Would You Use Virtual Reality Sex Therapy?

The series is said to improve male performance and address any issues. 

 

A generation of young men has grown up on internet porn. As a result, the debate rages as to what the implications are. Some say it gives them unrealistic expectations. For instance, the average porn actor looks as though he is packing a foot long in his trousers, and perhaps he is. But in reality, scientists have determined that average size as a little over five inches.


Younger men today may also believe that they should last for an extended period, when really the average time between penetration and orgasm is around five minutes. Porn also gives them a less than practical understanding of women’s bodies and how to navigate them. There is even a debate in the psychology and sex therapy community over whether or not porn-related erectile dysfunction is a bona fide disorder, a problem which supposedly is killing the sex lives of multitudes of young men and women.

With the advent of virtual reality, some wonder how this will alter our sex lives, as well as our perception of the act. One company BaDoinkVR, is hoping to revolutionize the experience and use technology to improve rather than disrupt. To complete this mission, the company has introduced “Virtual Sexology,” a program that combines porn, sex education, and sex therapy into one. This is a 180-degree video experience available for Oculus Rift, Google Cardboard, or Gear VR.  

Though Millennials have more sexual freedom than ever before, growing up on internet porn may have given them unrealistic expectations.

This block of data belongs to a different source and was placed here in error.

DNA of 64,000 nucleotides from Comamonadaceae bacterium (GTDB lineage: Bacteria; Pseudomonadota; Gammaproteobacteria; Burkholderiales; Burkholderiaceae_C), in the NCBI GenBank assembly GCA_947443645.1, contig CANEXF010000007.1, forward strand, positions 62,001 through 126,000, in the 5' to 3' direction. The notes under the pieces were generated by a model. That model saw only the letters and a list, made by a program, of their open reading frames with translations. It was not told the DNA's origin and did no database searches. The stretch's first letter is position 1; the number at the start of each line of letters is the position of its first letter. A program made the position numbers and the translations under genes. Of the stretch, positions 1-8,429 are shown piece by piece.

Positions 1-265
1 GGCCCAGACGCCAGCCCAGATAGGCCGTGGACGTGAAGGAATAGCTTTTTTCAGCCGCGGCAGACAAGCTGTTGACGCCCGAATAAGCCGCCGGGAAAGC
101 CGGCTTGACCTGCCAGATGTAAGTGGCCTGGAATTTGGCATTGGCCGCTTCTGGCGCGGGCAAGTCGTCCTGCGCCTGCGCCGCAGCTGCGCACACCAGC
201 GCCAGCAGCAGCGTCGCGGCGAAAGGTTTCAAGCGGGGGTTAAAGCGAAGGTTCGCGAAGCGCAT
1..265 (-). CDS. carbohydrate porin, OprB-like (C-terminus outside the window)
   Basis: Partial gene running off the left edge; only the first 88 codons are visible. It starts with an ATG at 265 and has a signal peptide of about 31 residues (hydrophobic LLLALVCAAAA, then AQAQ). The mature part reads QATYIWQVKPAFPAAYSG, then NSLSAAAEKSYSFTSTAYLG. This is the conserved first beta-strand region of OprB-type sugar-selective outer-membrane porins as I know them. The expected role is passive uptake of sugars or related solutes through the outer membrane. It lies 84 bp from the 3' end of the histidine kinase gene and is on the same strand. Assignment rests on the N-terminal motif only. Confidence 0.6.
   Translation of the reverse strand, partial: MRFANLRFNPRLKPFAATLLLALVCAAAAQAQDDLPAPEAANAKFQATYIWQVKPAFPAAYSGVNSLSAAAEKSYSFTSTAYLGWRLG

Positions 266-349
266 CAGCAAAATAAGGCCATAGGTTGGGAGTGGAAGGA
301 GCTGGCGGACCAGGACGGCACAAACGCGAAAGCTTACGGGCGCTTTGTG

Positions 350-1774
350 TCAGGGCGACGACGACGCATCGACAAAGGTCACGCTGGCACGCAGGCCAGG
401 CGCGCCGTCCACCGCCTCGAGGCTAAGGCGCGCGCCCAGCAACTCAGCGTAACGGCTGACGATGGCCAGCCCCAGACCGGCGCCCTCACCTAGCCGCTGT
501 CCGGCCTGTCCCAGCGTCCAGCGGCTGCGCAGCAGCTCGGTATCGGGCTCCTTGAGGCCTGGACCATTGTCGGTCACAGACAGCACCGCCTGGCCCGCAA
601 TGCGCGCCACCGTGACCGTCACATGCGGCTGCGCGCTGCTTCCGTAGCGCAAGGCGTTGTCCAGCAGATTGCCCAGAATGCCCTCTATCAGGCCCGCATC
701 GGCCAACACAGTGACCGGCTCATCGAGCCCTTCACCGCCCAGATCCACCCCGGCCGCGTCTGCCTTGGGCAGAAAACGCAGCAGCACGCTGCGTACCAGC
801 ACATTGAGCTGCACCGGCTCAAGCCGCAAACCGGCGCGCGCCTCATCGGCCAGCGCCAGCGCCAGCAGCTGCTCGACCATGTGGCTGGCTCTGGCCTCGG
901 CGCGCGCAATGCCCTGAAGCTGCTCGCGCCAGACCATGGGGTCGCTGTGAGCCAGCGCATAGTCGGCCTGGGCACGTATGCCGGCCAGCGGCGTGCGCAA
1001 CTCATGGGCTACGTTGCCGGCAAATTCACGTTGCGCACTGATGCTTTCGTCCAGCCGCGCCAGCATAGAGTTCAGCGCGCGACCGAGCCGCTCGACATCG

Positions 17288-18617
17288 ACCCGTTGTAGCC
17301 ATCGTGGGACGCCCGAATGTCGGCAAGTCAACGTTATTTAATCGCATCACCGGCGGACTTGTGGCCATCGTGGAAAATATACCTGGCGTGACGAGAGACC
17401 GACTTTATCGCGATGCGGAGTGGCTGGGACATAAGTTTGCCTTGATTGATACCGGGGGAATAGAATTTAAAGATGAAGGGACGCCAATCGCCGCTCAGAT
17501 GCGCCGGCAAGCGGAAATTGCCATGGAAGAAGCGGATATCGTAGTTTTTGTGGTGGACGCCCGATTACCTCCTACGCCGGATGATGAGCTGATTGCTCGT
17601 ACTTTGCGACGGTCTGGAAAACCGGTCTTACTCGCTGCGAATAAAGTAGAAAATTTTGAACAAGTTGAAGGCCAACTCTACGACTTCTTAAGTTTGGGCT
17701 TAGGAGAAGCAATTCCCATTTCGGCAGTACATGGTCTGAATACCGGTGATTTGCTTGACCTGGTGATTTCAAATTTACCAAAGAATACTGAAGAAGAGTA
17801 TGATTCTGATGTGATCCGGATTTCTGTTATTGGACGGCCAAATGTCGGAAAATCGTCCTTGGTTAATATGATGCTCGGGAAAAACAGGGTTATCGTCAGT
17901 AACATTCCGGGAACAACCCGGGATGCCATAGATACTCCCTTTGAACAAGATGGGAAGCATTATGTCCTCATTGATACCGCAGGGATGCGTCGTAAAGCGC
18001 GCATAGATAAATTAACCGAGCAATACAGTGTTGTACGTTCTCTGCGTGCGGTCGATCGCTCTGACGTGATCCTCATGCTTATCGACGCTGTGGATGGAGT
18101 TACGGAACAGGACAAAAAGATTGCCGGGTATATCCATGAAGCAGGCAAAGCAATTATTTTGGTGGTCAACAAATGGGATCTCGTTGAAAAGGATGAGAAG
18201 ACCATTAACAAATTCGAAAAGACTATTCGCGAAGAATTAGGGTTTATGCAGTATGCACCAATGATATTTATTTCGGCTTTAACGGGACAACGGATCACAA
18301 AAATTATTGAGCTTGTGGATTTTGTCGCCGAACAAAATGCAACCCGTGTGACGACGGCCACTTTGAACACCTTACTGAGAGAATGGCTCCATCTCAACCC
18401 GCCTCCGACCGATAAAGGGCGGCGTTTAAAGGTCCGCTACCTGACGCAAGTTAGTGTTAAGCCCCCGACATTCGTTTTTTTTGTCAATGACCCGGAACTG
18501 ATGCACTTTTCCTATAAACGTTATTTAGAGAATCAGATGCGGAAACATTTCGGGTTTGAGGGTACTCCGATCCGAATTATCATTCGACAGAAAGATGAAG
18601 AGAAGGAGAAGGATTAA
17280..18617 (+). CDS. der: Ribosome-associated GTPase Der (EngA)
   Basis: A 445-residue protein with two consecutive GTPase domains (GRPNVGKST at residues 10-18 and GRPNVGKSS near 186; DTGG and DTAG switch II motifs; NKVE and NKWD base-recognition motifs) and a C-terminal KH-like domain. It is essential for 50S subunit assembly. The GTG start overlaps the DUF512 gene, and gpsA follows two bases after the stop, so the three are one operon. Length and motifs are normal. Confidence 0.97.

Adult Video News (AVN) winners August Ames and Tommy Gunn are featured actors in the videos, though you won’t see much of Gunn. He’s more of a placeholder for your virtual body. The subscription service was molded by human sexuality professor Hernando Chaves, MFT, DHS, who references the work of paragons Masters and Johnson, now featured in the Showtime series Masters of Sex. The target audience seems to be straight men, though it is advertised as an experience one could share with a partner.

Each episode lasts between 15 and 25 minutes. Topics include masturbation, intercourse, dysfunction, and pleasure. In a press release, the program promises “never-before-used technology” to educate and enhance stamina, performance, and repertoire, as well as becoming more considerate and attentive to one’s partner. "Users will learn unique, proven methods to improve their abilities in the bedroom while instilling relaxation, control, and confidence,” according to the press release. Overall, it’s being billed as a course in “virtual sexology."

CEO Todd Glider got the idea after attending a VR conference in Barcelona, where he saw programs for exposure therapy to overcome phobias. He knew what a travesty sex ed. is today, and wondered if VR porn could be used in a similar same way, to educate and help people to get over sexual issues.

The series is being billed as “edutainment.” Since Glider’s background is in porn, he wanted to elicit the help of a licensed sex therapist to ensure a quality experience. For instance, Ames introduces deep breathing exercises and mindfulness practices to the bedroom in one segment, as a way to clear away anxieties. Next, she asks if it would help if she removed her blouse. This quickly turns into a game of strip education, as after each lesson in the episode, another item is removed.

Glider says the program can give accurate information in a fun “hands on” sort of way. For an additional $200, you can purchase what is being called a Bluetooth enabled teledildonic device, sort of like an interactive “Fleshlight.” After insertion, the Kiiroo Onyx moves in tandem with the actress, simulating penetration. The device can help couples in a long distance relationship get intimate, in addition to allowing a man to perfect his performance. In case of the latter, the sex toy can help with practicing the start-stop method, a way to delay ejaculation. There is an interactive vibrator on the market. But it has not been integrated into the system, just yet. There are plans to do so however, and make this experience available to women.